as troubleshooters, diplomats, or trading envoys. This possibility is increased if the PC party includes a druid or ranger.
If the PCs visit the Isles well after the events depicted in
the novels, High Queen Alicia and High King Keane will be
well ensconced as rulers there. It’s likely they’ll have a family
of their own—a family that the PCs may become involved
with. If Keane and Alicia’s children are still young, the PCs
may be hired to act as their guardians, escorts, or tutors, as
Keane initially was to Alicia.
Sources: Prophet of Moonshae, The Coral Kingdom, The
Druid Queen.

Human female 6th-level fighter

MOVE: 12
THAC0: 15
ALIGNMENT: Neutral Good
STR 15, DEX 16, CON 16, INT 14, WIS 12, CHA 14
Weapons of Proficiency: long sword; dagger; footman’s
mace; short bow, flight arrow; medium lance; bastard sword.
Nonweapon Proficiencies: animal handling (raptors);
endurance; etiquette; fire-building; riding, land-based (horse);
seamanship; tracking.
Equipment: plate mail of dwarven make; long sword; daggers; footman’s mace; standard adventuring equipment.
Magical Items: Royal Cormyrean signet ring (which allows
Vangerdahast to know her location and communicate telepathically with her; the ring functions as the psionic telepathic devotion ESP). Alusair also possesses a ring of proof
against detection and location that functions as an amulet of the
same name, which she dons when she deems it necessary.


Note that the latter ring, when worn, prevents the former
from functioning. She also may have access to other magical
items through her father, King Azoun IV, and his royal magician, Vangerdahast. Alusair presumably would like to browse
through her father’s large collection of magical swords.
Combat/Tactics: Alusair tends to disdain missile weapons, preferring to mix it up with her opponent in melee,
trusting to her skill and her dwarven-made armor to see her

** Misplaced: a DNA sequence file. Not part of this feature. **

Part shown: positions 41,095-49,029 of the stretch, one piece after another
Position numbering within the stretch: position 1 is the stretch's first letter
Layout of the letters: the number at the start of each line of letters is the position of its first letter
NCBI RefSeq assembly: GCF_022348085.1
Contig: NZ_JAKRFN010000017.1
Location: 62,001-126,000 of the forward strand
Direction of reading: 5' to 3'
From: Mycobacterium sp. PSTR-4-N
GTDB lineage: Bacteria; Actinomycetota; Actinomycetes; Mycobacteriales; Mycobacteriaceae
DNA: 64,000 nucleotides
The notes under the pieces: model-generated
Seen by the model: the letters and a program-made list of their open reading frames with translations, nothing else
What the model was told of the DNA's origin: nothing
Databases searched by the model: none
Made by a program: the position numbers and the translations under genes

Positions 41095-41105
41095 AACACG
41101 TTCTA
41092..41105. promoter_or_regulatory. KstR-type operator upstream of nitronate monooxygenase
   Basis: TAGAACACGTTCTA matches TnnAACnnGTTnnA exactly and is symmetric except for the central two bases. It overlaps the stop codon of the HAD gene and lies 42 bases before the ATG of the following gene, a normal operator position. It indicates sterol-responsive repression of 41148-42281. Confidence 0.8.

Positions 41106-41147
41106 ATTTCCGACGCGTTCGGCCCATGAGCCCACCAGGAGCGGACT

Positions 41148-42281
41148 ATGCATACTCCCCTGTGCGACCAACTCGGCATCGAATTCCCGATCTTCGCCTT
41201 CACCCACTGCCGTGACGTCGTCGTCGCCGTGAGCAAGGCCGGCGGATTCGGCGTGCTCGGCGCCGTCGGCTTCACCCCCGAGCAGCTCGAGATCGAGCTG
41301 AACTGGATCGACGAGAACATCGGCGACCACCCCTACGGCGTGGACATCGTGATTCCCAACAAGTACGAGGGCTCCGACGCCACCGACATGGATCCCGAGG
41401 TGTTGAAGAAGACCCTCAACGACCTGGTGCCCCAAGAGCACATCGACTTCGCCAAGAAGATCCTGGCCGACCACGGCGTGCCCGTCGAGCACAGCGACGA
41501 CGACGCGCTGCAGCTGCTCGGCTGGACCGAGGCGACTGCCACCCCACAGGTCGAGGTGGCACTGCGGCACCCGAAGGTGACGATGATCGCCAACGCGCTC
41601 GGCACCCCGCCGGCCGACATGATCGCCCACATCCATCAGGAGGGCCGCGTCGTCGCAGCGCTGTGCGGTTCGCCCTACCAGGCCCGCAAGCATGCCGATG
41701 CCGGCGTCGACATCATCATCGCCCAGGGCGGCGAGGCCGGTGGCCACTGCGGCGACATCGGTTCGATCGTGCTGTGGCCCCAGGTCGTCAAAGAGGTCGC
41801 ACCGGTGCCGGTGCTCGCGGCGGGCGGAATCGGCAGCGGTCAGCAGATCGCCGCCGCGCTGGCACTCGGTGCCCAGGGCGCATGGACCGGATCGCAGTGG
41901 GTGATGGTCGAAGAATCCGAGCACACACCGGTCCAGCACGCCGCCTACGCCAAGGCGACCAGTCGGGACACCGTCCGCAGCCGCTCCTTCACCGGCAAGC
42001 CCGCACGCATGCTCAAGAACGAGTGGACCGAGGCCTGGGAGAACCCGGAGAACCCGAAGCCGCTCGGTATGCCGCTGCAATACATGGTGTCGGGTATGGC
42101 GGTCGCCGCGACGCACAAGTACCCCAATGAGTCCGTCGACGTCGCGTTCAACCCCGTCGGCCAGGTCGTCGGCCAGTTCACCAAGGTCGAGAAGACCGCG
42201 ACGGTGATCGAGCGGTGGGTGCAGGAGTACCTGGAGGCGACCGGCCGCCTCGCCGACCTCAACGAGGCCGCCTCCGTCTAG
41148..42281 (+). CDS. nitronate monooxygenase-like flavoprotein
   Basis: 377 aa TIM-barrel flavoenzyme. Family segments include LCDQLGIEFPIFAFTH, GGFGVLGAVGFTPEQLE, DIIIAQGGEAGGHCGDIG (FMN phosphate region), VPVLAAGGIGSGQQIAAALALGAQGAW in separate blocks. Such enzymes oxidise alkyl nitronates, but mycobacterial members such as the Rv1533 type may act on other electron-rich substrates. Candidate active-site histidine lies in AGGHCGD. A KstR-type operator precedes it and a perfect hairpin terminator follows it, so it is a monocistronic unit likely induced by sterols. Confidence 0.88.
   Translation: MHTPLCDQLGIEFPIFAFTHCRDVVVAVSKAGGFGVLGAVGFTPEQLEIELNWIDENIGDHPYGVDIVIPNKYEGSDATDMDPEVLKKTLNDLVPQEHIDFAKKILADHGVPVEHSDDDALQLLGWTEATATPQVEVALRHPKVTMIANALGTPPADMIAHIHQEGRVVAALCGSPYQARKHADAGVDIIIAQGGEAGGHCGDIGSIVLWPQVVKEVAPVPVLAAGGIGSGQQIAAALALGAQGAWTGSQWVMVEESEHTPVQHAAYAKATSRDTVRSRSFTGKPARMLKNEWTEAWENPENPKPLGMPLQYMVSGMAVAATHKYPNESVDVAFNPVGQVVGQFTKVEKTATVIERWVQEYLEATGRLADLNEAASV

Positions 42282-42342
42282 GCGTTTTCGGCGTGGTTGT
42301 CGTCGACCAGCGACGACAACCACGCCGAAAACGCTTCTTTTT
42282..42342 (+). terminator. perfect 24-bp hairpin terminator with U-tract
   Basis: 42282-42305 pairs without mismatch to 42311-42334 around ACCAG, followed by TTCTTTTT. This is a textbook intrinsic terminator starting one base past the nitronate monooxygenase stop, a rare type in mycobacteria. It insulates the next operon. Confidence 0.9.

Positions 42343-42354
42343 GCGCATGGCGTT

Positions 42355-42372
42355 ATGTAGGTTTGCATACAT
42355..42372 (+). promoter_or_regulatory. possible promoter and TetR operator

Allies/Companions: Her family, the rulers of Cormyr:
King AZOUN Obarskyr IV, Queen Filfaeril Selazair, and Princess Tanalasta (one year Alusair’s senior); VANGERDAHAST,
royal wizard; the people of Cormyr; the dwarves of Earthfast.
Vangerdahast has begun to wonder if Alusair’s idealism will
draw her toward the Harpers. He also wonders how he’ll
react if she approaches him about that organization, which
counts Vangerdahast as a valuable ally.
Foes/Enemies: Forces that act against the good of
Cormyr and the Realms, such as the Tuigan Horde, the
Zhentarim, or those that may act against her or her family. If
Alusair follows through with her promise and becomes more
active in Cormyr, she (like her father) may find herself the
target of assassination attempts.
Appearance: At 35 years old, the Princess of Cormyr has
lived much of her life as an adventurer. Of medium height
(5’6”) and athletic build, the princess has deep, oak-brown
eyes and long, golden hair. She carries herself like a confident
warrior, not a demure princess.
Personality: Alusair is strong-willed and independent,
vociferous in her beliefs about good and evil, and willing to
back up her beliefs with her sword arm. She is far from the
shy, retiring, stereotypical daughter of nobility; rather, she is
a fiery tomboy grown to adulthood who believes in her convictions enough to risk her life in defending them.